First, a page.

This course seeks to gain a sense of racial history and societal change by examining the way that race relations have shaped and divided metropolitan areas of the United States. In turn, it shows how the built environment stemming from public and private actions over decades has produced racial injustices in society that undermine democratic decision-making and damages our capacity to deliver the benefits of urban life in an equitable way. We use a white supremacy framework with special emphasis on how public policy has been used to maintain and defend the power and privilege held by white people through urban development. The framework helps reveal the hardened divisions that must be confronted if planners hope to promote just, diverse, and sustainable places. The course aims to help planners and policy makers work successfully on urban problems by understanding the sources of such problems as poverty, residential segregation, and school inequality, and by strengthening a capacity for cultural humility and elevating an appreciation for difference. All students are welcome, regardless of previous exposure to these concepts, because all can contribute to our interpreting and understanding these complex but essential ideas.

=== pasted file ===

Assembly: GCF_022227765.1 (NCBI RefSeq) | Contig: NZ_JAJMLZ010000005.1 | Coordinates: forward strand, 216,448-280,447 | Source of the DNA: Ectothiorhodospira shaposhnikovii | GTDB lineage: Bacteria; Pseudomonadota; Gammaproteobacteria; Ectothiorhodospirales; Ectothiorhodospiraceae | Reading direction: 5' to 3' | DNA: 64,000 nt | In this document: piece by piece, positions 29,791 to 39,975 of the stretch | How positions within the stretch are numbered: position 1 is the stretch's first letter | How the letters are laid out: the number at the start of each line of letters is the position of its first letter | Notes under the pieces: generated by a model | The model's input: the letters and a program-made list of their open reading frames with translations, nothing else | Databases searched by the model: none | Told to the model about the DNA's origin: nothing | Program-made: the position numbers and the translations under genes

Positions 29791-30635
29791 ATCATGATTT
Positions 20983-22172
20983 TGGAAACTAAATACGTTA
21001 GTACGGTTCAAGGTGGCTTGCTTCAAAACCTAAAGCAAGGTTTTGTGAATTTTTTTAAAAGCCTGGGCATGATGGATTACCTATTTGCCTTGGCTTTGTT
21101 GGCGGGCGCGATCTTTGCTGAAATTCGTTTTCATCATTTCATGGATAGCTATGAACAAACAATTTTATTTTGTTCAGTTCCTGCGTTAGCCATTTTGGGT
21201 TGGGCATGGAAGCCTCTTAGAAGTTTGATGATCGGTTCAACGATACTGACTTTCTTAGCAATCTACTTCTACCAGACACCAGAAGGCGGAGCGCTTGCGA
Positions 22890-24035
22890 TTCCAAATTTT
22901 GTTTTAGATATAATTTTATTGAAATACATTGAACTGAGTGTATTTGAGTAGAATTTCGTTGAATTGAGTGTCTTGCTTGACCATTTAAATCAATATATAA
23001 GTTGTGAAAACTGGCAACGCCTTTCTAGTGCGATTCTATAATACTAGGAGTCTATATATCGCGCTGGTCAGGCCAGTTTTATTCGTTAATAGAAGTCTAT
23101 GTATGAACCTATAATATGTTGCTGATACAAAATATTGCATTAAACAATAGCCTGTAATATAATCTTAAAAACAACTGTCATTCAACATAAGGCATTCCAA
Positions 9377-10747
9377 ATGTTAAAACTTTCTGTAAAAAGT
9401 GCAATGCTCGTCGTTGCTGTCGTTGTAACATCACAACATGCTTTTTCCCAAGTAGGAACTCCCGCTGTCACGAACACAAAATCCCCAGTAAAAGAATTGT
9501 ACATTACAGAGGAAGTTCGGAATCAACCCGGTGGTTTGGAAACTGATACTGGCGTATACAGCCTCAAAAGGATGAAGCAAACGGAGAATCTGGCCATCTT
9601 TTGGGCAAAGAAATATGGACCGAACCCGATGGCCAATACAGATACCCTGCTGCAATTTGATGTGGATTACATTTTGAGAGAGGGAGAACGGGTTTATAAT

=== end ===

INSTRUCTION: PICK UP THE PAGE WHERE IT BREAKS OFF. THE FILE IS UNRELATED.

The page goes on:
Mon, Wed 8:30-10:00am 2108 A&AB